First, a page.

My opinion is that leadership experience is a much more critical job requirement than industry experience. The first one is a must-have while the second one is a nice-to-have! I actually go one step further and conjecture that a strong and charismatic leader might be able to run any type of business without having specific industry experience. A strong leader will surround herself or himself with the best team, will ask the right questions, and create a strong team culture. That leader will build a strong strategic vision that will inspire teams and will focus on the right long term goals. In my career, I was able to lead teams of civil engineers, chemical engineers and other highly specialized industry experts without having specific industry experience. I was in charge of developing a bullet-proof strategy and made sure I was the Chief Energizing Officer!
The myth still exists out there and it is even stronger in industrial markets. Industry experience is a nice-to-have leadership dimension. I think that, most of the time, hiring leaders with strong industry experience reinforces industry recipes, encourages mimic behaviors within the industry, and impedes creative leadership outside industry boundaries. So in other words, if you work in heavy industry goods, bringing in an outstanding leader with service industry experience might generate the necessary boost in breakthrough and creative thinking. But if you bring someone from competition or from the traditional industry networks, you might experience much of the same. There is no right or wrong in this matter. I realize I have no data supporting my claim. That might be a good academic study to conduct.
- Thursday, 14 March 2013 11:11
Traditional retail chains are fighting for their survival. They are facing a disruptive shift in how consumers purchase products and go about the decision-making process. No doubt, the name of the game has changed.
Brick and mortar retail chains will have to adapt, create unique differentiation or die. Recently, much has been written on the slow death of book stores and the heavy fight that Best Buy is putting against Amazon and other online electronics retailers. I am not sure though that they are fully getting it.
The one-click payment process of Amazon is certainly fast but spending 10 minutes to process my credit card in a store is certainly a breakdown in efficiency.
Last week, I wanted to buy a TV for my son. Because I had been writing so much about retail pricing, I wanted to pay a visit to Best Buy and shop. I must admit that the Best Buy experience has gotten better. The store has a much better atmosphere, a lot of more lighting and colors, and well trained retail professionals. I enjoyed my experience until I got to the payment station. I was faced with card payment systems from the 1990’s. It literally took five swipes before we stopped trying.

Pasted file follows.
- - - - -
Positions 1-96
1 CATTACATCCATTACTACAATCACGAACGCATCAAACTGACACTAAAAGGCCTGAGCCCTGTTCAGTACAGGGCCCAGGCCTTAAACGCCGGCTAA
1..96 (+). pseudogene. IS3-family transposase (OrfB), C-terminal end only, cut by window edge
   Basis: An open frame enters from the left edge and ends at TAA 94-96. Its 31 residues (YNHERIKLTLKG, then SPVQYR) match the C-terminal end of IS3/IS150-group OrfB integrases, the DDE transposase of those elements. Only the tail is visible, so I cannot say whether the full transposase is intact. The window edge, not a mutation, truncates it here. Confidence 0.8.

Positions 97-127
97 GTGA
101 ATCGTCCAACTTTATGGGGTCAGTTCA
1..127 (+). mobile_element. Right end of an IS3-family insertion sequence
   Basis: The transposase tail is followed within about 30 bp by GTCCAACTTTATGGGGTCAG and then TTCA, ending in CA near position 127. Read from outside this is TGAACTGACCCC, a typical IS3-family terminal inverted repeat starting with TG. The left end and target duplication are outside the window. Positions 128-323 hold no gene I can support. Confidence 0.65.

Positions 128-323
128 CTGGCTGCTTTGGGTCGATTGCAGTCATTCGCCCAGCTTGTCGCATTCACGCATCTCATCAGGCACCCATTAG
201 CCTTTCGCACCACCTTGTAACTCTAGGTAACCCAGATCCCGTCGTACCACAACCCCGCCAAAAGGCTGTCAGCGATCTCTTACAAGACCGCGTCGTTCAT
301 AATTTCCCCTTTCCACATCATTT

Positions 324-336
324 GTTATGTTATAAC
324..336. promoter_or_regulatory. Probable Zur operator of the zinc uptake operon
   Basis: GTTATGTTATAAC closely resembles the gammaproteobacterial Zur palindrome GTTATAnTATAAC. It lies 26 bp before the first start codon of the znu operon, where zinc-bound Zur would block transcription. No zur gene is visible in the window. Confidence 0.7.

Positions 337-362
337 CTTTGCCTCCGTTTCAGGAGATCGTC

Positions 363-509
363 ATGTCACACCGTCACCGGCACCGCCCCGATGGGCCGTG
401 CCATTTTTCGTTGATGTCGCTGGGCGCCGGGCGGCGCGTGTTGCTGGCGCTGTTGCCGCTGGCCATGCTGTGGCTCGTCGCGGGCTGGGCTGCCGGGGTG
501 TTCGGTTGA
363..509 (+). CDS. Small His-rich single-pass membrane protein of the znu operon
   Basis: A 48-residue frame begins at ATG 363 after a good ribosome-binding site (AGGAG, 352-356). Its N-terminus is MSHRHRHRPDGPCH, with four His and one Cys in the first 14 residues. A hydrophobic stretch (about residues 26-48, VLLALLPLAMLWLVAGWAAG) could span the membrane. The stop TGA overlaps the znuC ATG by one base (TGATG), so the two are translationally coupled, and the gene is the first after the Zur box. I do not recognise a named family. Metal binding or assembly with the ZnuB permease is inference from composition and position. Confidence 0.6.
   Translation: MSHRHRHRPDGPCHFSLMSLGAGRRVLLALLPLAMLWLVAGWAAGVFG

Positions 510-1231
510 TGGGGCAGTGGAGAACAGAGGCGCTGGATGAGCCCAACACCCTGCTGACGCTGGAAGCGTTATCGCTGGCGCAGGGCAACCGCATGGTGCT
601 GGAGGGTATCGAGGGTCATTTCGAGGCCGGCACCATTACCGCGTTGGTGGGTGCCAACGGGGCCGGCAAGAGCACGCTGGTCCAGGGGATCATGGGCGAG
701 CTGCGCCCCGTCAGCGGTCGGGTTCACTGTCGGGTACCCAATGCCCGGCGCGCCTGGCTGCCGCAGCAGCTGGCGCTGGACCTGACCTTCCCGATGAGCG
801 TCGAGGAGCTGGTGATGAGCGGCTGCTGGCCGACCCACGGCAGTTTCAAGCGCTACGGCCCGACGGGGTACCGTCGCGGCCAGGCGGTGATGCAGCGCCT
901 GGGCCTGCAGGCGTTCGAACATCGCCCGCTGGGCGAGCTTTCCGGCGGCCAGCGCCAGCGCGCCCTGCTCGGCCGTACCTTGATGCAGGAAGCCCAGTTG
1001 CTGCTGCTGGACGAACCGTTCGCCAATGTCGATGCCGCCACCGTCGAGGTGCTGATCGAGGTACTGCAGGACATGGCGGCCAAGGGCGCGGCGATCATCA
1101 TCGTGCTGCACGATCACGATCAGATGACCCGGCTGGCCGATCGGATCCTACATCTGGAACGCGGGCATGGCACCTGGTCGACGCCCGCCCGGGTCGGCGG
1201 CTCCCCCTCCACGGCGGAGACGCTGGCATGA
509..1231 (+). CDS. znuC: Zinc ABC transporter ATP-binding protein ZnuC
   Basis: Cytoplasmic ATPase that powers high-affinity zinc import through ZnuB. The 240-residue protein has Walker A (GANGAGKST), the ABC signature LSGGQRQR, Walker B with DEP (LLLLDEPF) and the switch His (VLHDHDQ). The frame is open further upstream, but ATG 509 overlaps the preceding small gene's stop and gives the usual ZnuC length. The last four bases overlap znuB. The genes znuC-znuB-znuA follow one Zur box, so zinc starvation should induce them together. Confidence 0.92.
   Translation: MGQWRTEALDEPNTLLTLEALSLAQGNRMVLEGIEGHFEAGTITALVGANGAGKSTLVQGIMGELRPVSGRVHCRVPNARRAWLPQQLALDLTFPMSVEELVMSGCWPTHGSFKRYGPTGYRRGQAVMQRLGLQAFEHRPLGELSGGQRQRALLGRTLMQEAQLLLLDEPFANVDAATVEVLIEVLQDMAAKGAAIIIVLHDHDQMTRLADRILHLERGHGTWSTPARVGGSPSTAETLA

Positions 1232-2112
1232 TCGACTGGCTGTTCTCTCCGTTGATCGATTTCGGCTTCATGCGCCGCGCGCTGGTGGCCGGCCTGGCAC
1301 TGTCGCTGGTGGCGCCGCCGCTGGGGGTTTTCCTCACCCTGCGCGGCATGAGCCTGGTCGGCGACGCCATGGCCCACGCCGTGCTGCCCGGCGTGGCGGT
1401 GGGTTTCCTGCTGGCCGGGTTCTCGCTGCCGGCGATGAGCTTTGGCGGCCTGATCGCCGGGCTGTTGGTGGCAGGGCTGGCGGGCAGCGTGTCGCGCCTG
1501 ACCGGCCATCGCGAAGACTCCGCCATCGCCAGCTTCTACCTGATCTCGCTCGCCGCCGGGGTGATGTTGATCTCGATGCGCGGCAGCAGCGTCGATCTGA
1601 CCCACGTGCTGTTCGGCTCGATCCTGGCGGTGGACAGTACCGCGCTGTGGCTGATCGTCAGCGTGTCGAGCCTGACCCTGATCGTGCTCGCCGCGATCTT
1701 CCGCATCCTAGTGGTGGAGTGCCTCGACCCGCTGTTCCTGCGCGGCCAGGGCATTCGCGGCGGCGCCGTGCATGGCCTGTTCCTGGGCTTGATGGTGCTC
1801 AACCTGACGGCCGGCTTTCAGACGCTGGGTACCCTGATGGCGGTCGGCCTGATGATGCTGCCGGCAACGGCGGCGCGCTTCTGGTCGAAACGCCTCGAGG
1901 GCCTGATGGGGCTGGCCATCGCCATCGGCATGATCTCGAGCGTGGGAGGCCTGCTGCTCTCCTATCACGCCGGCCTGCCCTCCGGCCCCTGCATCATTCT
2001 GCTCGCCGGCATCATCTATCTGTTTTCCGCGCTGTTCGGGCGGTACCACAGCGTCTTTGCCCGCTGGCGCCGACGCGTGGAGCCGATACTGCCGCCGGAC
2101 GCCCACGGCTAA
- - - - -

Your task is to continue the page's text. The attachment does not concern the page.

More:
The person behind the counter had to enter my card information manually. I still had to sign on that awful, outdated and beat-up payment terminal. It took me 10 minutes to get in the store, pick the TV, and walk to the payment station. It took another 10 minutes for me to pay. I could have bought that same TV on Amazon in literally 30 seconds maximum.
So I am not convinced Best Buy has fully mapped out the customer experience. The one-click payment process of Amazon is certainly fast but spending 10 minutes to process my credit card in a store is certainly a breakdown in efficiency.
How long will it take for Best Buy to upgrade and realize that paying for goods should not take that long? As they fight on many fronts against giant online stores, they have to pay much more attention to details. Details are critical to create an amazing and flawless customer experience. I hope someone from Best Buy is paying attention.
- Sunday, 03 March 2013 11:47
You only live once. You only see your kids grow once. You cannot take back the years. Take a minute out of your business schedule and reflect on that. How much running are you doing? How much juggling can you handle? We all have been there. We run and we drive and we stress. A lot of this is dictated by how much complexity and workload we have injected in our professional and personal lives. But also some of that is due to a pattern that we create for ourselves. At times, we find ourselves creating additional work, taking the additional trip, and checking emails on week end without any reasons. By working hard and not having a healthy work/life balance, we fall into the pattern of stress that might strongly impact our level of happiness and performance.
Now that I have left the corporate world, I have taken the time to reflect and analyze where the constant drive I have had for the past 20 years comes from. There is the drive for success, recognition, monetary rewards and just plain pleasure of the adrenaline boosts. I have also realized how much destruction I have done on my personal life by not having this work/life balanced approach. The last 20 years have been gratifying in many respects. I have achieved all my wildest expectations on the professional side. But I am now faced with a need to rebuild my personal side by understanding what I want in life, mindfully focusing on my son, and breaking down all the engrained professional patterns. It is hard to stop being driven when there is no reason for it at all.
So how do you adopt a more mindful and balance work/life approach if you are already going 100 miles per hour? It starts with a realization that there is more to life than work. There is need to slow down and smell the roses. You can do this by creating a vision of what you want to accomplish in life both on the personal and professional sides. Then you establish some strong boundaries between the two sides of your life and enjoy both equally. There is not easy way to do this. Pay attention to the impact of constant stress. Slow down and love life for a minute!